Newspapers in Egypt
Despite the relatively large illiteracy, the daily press traditionally has a
strong position. Egypt has 17 daily newspapers, and the number of newspaper
magazines sold. per 1,000 residents is 35 (2000). Cairo is the center of much of
the newspaper and magazine publishing in the Arab world. Several major
newspapers have long been government-owned. The press has been controlled by a
press council since 1975. During the 1980s, government control decreased and the
press debate increased, but as pressure from the Islamic opposition intensified,
President Mubarak restricted freedom of speech. In 1995, a new press law was
introduced, which could result in imprisonment and fines for, among other
things. "Malicious news". There are four major newspaper and magazine groups in
Egypt. The largest are: al-Ahram, which publishes the daily al-Ahram, founded in
1875, with an edition of about 900,000 copies. and considered the most
influential newspaper in Egypt (an international edition is published in
London); Dar Akhbar al-Yawm, who publishes al-Akhbar (about 980,000 ex.); Dar
at-Tahrir, who publishes al-Gumhuriya (900,000 copies) as well as an
English-speaking (The Egyptian Gazette) and a French-speaking (Le Progrès Egypt)
newspaper. Egypt also has a rich magazine flora.
Radio and TV are organized within a state-owned company, Egyptian Radio
and TV Union (ERTU), founded in 1928. The radio broadcasts a total of about
450 hours a day over national and local stations. TV broadcasts in two national
TV channels as well as in local channels for Cairo and Suez respectively. There
is also a private pay-TV channel. Egypt is the center of an extensive television
production focused on the Arabic language area. In 1998 also began broadcasting
from Nilesat, the first satellite owned by a single Arab state; broadcasts reach
the entire Arab world and parts of Europe and Africa. Both radio and television
in Egypt have a distribution that is among the highest in Africa, with just over
339 radio and 189 TV receivers per 1,000 residents (2000).
Egypt has a cultural tradition dating back
thousands of years, with the pyramids as powerful
monuments of a high civilization. The country has long
been a regional cultural center. Naguib Mahfouz became
the first Arabic-speaking Nobel laureate in literature
in 1988 and here is the largest film industry in the
For three millennia, Pharaonic Egypt flourished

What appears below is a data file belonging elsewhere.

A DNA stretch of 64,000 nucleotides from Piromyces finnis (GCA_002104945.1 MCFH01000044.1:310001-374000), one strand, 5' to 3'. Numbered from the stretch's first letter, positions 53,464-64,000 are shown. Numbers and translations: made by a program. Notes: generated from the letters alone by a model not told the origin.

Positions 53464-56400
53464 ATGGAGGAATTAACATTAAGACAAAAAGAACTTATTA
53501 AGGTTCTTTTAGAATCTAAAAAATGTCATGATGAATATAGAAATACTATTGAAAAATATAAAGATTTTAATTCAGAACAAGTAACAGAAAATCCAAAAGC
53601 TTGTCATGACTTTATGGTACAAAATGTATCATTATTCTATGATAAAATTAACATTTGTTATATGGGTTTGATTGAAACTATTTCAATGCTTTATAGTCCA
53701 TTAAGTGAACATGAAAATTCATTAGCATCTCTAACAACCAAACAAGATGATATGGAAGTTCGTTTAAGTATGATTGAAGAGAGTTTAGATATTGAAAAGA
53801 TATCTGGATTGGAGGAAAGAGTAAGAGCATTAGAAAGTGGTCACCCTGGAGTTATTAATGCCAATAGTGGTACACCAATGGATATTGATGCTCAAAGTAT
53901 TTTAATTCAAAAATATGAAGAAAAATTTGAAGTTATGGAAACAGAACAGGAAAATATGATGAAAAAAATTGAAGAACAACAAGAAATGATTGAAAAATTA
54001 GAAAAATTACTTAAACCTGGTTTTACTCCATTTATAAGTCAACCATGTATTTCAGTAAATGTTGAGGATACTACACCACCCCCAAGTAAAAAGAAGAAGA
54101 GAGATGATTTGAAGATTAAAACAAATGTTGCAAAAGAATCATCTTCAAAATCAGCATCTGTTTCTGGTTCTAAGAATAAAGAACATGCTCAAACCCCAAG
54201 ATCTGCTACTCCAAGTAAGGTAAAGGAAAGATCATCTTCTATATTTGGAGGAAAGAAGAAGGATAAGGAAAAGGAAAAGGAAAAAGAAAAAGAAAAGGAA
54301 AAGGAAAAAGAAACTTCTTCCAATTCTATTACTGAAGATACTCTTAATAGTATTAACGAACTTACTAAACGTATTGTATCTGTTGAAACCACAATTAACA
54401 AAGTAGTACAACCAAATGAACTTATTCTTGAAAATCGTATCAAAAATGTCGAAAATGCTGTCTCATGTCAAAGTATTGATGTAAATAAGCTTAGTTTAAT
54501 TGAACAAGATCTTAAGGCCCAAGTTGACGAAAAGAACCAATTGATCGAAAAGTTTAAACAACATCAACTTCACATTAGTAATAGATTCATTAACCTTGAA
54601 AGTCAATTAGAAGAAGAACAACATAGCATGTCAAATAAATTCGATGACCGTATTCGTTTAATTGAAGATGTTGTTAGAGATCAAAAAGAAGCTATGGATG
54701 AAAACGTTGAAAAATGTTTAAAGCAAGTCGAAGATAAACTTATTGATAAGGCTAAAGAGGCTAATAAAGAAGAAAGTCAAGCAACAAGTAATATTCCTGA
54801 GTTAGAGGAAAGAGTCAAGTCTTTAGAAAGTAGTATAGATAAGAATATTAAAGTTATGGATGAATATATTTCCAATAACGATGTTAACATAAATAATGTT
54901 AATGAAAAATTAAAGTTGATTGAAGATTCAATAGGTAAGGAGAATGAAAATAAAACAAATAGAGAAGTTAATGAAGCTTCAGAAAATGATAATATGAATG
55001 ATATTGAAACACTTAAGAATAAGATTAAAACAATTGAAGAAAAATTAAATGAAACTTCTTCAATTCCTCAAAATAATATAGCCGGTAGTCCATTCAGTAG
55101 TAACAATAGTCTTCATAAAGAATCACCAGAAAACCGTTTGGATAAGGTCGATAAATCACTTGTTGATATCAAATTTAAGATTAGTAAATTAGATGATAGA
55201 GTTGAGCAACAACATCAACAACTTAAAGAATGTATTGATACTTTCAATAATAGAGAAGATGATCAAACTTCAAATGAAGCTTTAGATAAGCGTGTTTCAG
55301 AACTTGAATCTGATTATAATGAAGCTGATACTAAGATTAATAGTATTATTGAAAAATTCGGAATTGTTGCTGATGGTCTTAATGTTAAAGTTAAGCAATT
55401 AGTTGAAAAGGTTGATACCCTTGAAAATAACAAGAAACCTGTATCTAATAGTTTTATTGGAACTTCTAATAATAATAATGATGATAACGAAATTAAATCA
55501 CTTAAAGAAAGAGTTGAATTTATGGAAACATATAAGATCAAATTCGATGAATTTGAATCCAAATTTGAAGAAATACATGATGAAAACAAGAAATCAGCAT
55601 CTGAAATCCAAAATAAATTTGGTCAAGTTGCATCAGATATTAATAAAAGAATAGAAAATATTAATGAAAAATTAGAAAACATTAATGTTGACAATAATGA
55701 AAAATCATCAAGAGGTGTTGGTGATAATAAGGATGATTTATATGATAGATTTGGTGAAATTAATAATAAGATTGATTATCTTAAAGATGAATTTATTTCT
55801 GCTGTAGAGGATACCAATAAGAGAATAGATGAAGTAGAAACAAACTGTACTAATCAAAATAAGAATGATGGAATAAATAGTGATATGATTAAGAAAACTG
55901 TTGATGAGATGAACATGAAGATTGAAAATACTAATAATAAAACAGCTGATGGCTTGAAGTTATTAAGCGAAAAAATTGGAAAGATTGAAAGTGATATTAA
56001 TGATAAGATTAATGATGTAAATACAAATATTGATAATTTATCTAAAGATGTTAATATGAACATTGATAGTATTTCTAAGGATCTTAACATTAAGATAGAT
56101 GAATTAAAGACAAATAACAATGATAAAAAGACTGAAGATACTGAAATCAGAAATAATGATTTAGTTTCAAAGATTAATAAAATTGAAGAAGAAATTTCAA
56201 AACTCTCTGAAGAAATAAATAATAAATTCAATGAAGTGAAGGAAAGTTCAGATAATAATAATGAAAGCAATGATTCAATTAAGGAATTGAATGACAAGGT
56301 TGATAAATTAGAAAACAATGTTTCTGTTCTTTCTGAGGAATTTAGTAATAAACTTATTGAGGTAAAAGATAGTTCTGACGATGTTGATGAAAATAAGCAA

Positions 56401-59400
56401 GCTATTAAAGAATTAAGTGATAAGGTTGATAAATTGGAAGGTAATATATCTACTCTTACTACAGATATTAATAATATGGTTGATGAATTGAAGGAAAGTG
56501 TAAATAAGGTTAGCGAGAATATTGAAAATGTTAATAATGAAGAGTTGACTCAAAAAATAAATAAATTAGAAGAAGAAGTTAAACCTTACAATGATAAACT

during periods known as the Old Kingdom, the Middle
Kingdom and the New Kingdom. Culture and science
flourished. The country's influence on other
civilizations was great.
Latest population statistics of Egypt, including religious profiles and major languages spoken as well as population growth rates in next three decades.
Among many who testify to high culture are the
pyramids, which are enigmatic tombs, and the sphinx of
Giza outside Cairo. The oldest pyramids are located in
Sakkarah (near ancient Memphis) south of Cairo. Slightly
younger are the great pyramids at Giza. Luxor further
south on the Nile contains several famous temples and
the rare Kings Valley, where in 1922 Pharaoh
Tutankhamon's richly equipped tomb was found (see
Calendar). The items from the tomb can be found in a
museum in Cairo. In Abu Simbel, southern Egypt, in the
1960s, a temple with large statues of Pharaoh Ramses II
was moved to save a large dam; Swedish engineering
companies participated in the move.
Important architectural structures were also created
during Hellenistic, Roman and Byzantine times.
The Islamic-Arab conquest of the area 642 quickly
made its mark on social life. The al-Azharma Mosque was
founded in 970, and this is where the foremost
educational institution of the Muslim world originated
(see Religion and Education).
Through Napoleon's campaign in Egypt at the end of
the 18th century, the country came under French
influence. Although the French presence became short,
the influence of the West consisted of newly founded
schools, scientific institutions and improved
communications. On the French initiative, the
construction of the Suez Canal, which was inaugurated in
1869., began the construction of a very old dream of a
sailing route between the Mediterranean and the Red Sea.
Today's grand construction project is the ongoing
construction of a brand new capital several miles east
in the desert from Cairo.
In the district that is sometimes called Khediven's
Cairo, about 350 buildings have been restored since
2014, which in itself also indicates that large parts of
the city suffered from long-term decay. The Khedive was
Ismail Pascha, ruler of Egypt, though under Ottoman
supremacy. In the second half of the 19th century he
transformed Cairo into a European-style metropolis. Like
many other countries, he was impressed by Paris and the
then new boulevard system with wide streets and grand
buildings. In Cairo, among other things, a spate of
detached houses and alleys was demolished next to older